She continued her explanation. 'I love Harry and Ron and all the Weasleys. We have meant so much to each other. But that life is over. They have moved on. Harry is married now. There was a time when I thought Ron and I would be together, but it was just teenage stuff—nothing more. I expect he's moved on too. I liked being Rachael Saunders, trainee witch. I don't want to go back; I want to stay here.' She sighed as if the inevitable must now be said regardless of the consequences. 'With you.'

Snape could see that expression in her eyes again: doubt and hope and resolution looked him squarely in the face and it was all he could do to refrain from lowering his head to kiss the lips which had spoken words he could never have dared to hope for. Yet still he could not be certain of her intentions. Perhaps it was only magic she coveted, and his ability to develop her skills.

'You don't need a teacher, Hermione.'

Hermione stood up. They were only feet apart now. Too close. He could smell her again, and it was intoxicating. 'I know,' she whispered. 'But does that mean you and I can't still be friends? I'd rather give up my magic again than lose you.'

His mind had finally allowed reason to depart. Had she just told him that she didn't care about her life, her friends, or her magic—only his friendship? It seemed such a short time ago that he could never have contemplated being anything to Hermione Granger but a teacher of potions, ruthless detractor, or undercover reconnaissance. Yet now, here he was, feeling disappointed that it was only friendship on offer. How quickly the receptive mind can give flight to fantasies of the most extraordinary imaginings. Over the past months he had come to notice her smile, her fragrance, the way she walked, flicked her hair, laughed, and scowled. He had noticed the way her eyes blinked rapidly when she was suppressing an emotion, the turn of her wrist when she flicked her wand, the ever-so-slightly lob-sided grin when he made her laugh, and way her hair fell into her eyes when she was engrossed in a book. He had thought of all those things when he was not with her and found pleasure in them when he was. If she wanted his friendship, it was hers.

Seize the day, Severus. Rosmerta's words suddenly came to the forefront of his mind as if she was standing beside him and whispering them in his ear.

Snape was not an eloquent man when it came to confessions of love or veneration. He could never verbalise how much she had come to mean to him in so short a time. If he couldn't say the words out loud, then he must articulate his feelings in some other way. He hardly recognised his actions as his own as he stepped forward and closed the gap to mere inches. He half expected her to step back—to be daunted by his proximity, but she remained perfectly still, tilting her head up to look at him, a look of grave expectancy in eyes the colour of chestnuts.

'Why would you think of giving up your magic for me?' His fingers had found their way to her hair. He pushed the fallen strands back from her face and breathed deeply when the expected recoil did not come. Instead, she half closed her eyes and leaned into his touch.

'I lived without it once before; I could do it again. But not without you. I don't want that.'

He felt her hand over his, her warm breath on his jaw; it stirred a long suppressed craving for physical contact with another human being—the pleasurable feel of the touch of a woman, the heady sensation of flesh on flesh. Somehow they had moved even closer; the only thing to do now seemed to be to lower his head and touch her lips with his. The edges of reason began to disappear, driven out by the onslaught of desire. He could not at that moment say for sure if it was a fleeting lapse in sanity or a moment of clarity which forced him to act. He only knew that the moment of action between standing before her, watching her parted lips, to pressing against her and feeling her mouth with his, was so unclear that he could not be sure how it happened. She tasted of hope, faith, destiny and fulfilment, and he had never tasted anything so sweet in his life.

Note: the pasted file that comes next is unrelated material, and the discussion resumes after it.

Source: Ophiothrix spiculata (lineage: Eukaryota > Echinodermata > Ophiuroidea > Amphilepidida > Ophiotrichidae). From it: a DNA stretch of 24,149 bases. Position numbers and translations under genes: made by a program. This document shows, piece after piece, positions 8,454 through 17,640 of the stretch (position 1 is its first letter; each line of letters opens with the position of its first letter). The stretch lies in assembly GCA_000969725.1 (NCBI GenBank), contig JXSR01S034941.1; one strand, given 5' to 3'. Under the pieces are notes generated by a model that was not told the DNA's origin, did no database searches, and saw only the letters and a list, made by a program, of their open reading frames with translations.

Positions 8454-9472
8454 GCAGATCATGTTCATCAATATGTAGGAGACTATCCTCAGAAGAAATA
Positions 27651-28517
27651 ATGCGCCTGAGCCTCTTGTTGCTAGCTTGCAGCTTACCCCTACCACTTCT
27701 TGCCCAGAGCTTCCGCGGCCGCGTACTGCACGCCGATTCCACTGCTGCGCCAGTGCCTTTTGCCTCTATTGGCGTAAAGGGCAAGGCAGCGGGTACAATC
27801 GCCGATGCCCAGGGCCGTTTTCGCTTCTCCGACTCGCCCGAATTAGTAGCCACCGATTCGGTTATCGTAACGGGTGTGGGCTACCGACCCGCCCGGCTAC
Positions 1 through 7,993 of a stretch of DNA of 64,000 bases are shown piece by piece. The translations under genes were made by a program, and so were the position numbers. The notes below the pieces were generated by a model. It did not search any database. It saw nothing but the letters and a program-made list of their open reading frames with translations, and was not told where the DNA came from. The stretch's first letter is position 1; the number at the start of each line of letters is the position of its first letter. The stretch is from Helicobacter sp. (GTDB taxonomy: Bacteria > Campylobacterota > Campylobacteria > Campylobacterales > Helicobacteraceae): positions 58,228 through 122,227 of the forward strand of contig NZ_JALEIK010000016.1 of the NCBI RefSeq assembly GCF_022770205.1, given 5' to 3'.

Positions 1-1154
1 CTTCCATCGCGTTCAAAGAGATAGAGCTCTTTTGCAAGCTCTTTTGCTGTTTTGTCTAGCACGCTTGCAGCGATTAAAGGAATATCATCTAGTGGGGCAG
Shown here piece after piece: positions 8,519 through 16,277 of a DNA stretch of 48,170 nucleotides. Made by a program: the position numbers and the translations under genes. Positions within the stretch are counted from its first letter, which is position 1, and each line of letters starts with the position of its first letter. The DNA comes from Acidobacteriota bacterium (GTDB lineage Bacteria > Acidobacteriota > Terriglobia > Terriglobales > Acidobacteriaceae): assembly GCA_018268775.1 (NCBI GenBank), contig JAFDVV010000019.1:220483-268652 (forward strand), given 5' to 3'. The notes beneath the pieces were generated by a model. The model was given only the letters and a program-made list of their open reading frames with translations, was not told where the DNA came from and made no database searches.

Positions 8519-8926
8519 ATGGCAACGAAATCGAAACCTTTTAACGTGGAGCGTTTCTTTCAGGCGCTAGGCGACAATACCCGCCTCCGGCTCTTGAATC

'If I had an ounce of integrity I'd tell you to run,' he said when their lips finally parted.

'Why would I do that?'

'I have no idea; I seem to have forgotten my scruples.' He kissed her again. 'Something about the enormous age difference and my obnoxious disposition,' he murmured, kissing the fleshy part of her palm as she played with his hair.

She reached up to kiss him again—softly at first, before playfully biting his lower lip. 'You are obnoxious,' she agreed. 'But as you're such a surprisingly good kisser, I'm willing to overlook it.' She laughed at his furrowing brow. 'And it goes without saying that you're brave and clever and make me very happy.'

He buried his overly large nose into her hair as he had dreamed of doing on countless occasions. 'I suppose I'll have to call you Hermione now,' he said.

Severus Snape had resigned himself quite willingly to the fact that Hermione Granger—the woman he now spent most of his days with and recently some of his nights—wanted nothing more to do with the wizarding world. At first, she was adamant that she would never return. He had been right all along though: curiosity and a craving to see her old friends eventually got the better of her. Within two months, she had taken her first trip back—a tearful, but joyful reunion with Harry, Ron, a host of Weasleys and Professor McGonagall. If they were surprised by the unlikely courtship of their lost friend and the wizard sent to fetch her, they kept it to themselves for the sake of peace-keeping and harmony. The proprietor of the Three Broomsticks, however, always reserved her best wine for her favourite customers and was the first to raise a toast on their return:

'To Severus and Hermione and their everlasting happiness.'